3

Because of Covid-19 lockdown, the UK government passed emergency legislation in 2020 to allow companies to hold virtual general meetings and vote electronically.

The Annual General Meeting is required by law within a certain time frame, and the Memorandum of a particular "Company Limited By Guarantee" states that it must be held in January.

At the meeting which should have taken place in January 2021 the positions of company officers were due for election or re-election (every 3rd year), and it is those same officers who are refusing to hold the AGM, by using tactics such as

  • we aren't allowed to hold a meeting

  • we were not due for an election

  • there will be an AGM next year

  • it is expensive

  • the committee has voted to cancel it

What can members of this company do to force the officers to hold a zoom meeting? Can they take the matter out the hands of the committee and organise a lawful General Meeting that complies with the Memorandum?

1

What can members of this company do?

Make an application to the Companies Court - which sits within the High Court - to order a meeting.

On the assumption that the OP's reference to a "Company Limited By Guarantee" falls within the definitions and scope of the Companies Act 2006, Part 13, Chapter 3 of that Act will apply, especially the provisions headed Calling meetings - in particular s.306 which empowers the court to order a meeting:

(1) This section applies if for any reason it is impracticable—

  • (a) to call a meeting of a company in any manner in which meetings of that company may be called, or

  • (b) to conduct the meeting in the manner prescribed by the company's articles or this Act.

(2) The court may, either of its own motion or on the application—

  • (a) of a director of the company, or
  • (b) of a member of the company who would be entitled to vote at the meeting, order a meeting to be called, held and conducted in any manner the court thinks fit.

(3) Where such an order is made, the court may give such ancillary or consequential directions as it thinks expedient.

(4) Such directions may include a direction that one member of the company present at the meeting be deemed to constitute a quorum.

(5) A meeting called, held and conducted in accordance with an order under this section is deemed for all purposes to be a meeting of the company duly called, held and conducted.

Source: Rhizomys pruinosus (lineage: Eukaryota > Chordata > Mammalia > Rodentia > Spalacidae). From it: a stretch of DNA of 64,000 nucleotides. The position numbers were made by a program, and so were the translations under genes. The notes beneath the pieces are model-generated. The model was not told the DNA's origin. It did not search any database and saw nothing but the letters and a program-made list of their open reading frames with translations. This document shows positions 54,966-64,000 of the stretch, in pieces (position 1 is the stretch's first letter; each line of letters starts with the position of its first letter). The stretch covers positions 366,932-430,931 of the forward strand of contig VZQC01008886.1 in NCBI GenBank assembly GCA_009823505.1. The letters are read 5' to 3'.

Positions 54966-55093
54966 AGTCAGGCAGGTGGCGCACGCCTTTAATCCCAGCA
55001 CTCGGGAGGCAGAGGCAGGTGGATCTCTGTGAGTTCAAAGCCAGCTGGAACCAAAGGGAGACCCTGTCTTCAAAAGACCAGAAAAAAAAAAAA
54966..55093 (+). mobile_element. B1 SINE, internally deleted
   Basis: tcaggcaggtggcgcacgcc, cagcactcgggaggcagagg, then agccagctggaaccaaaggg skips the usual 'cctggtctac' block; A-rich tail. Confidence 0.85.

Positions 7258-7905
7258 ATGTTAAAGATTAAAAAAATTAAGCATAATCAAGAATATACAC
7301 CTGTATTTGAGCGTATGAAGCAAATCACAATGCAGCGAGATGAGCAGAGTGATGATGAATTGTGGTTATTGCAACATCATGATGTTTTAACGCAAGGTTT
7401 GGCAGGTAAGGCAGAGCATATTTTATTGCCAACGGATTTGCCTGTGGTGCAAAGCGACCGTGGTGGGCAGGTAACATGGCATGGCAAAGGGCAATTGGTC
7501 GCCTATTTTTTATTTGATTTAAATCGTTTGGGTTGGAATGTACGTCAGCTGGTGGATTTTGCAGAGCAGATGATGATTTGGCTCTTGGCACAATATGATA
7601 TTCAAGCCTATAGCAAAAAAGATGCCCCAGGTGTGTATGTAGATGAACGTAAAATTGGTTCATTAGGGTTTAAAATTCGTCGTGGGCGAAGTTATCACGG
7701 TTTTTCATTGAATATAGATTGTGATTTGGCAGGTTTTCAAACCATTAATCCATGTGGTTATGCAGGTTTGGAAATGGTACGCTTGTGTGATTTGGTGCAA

2
  • Thank you for this information. So it has to go to the High Court! Will a magistrate do? I presume that in para (1) impracticable covers this situation where the officers will not hold any general meeting (as required by the Memorandum). I wonder how long it takes, and at what expense? The reason it has become so important to members to replace the officers ASAP is that a contract upon which the livelihood of the members depends has terminated, and a new contract must be negotiated and not forced on them with unfavourable terms, for which there is no confidence in the 'dead duck' officers. – Weather Vane Jun 10 at 5:06
  • ETA to say that applications go before the Companies Court, which is a part of the High Court. I would say that "impracticable" could well include the reasons behind "we aren't allowed to hold a meeting" but you should really get a lawyer, or at least go to Citizens Advice – Rock Ape Jun 10 at 6:04
0

There may be no legal requirement for an AGM

Only public companies or private companies which is a traded companies are required to hold AGMs. Private companies that are not traded don’t have to.

Members can call a meeting

If members holding at least 5% of the voting stock want a meeting, the directors have to arrange it.

3
  • Thank you, but for most charities and companies limited by guarantee, an AGM is a legal requirement. It is also required by this company's Articles of Association and Memorandum. I am not asking if there is a legal requirement to hold the AGM, but how to force the directors (officers) to hold the meeting, when they are intend on avoiding it by any excuse they can find. – Weather Vane Jun 9 at 22:56
  • The members have by petition of the required percentage of the membership also called for an EGM which must be held within 28 days, and this too has been avoided by the officers who simply say it will be held when rules allow. Yet the rules do allow it and the officers will not hold the virtual meeting, as allowed by the Corporate Insolvency and Governance Act 2020. – Weather Vane Jun 9 at 23:04
  • This answer has led me to another of Thomson Reuters pages where someone has asked a similar question. – Weather Vane Jun 9 at 23:13

Your Answer

By clicking “Post Your Answer”, you agree to our terms of service, privacy policy and cookie policy

Not the answer you're looking for? Browse other questions tagged or ask your own question.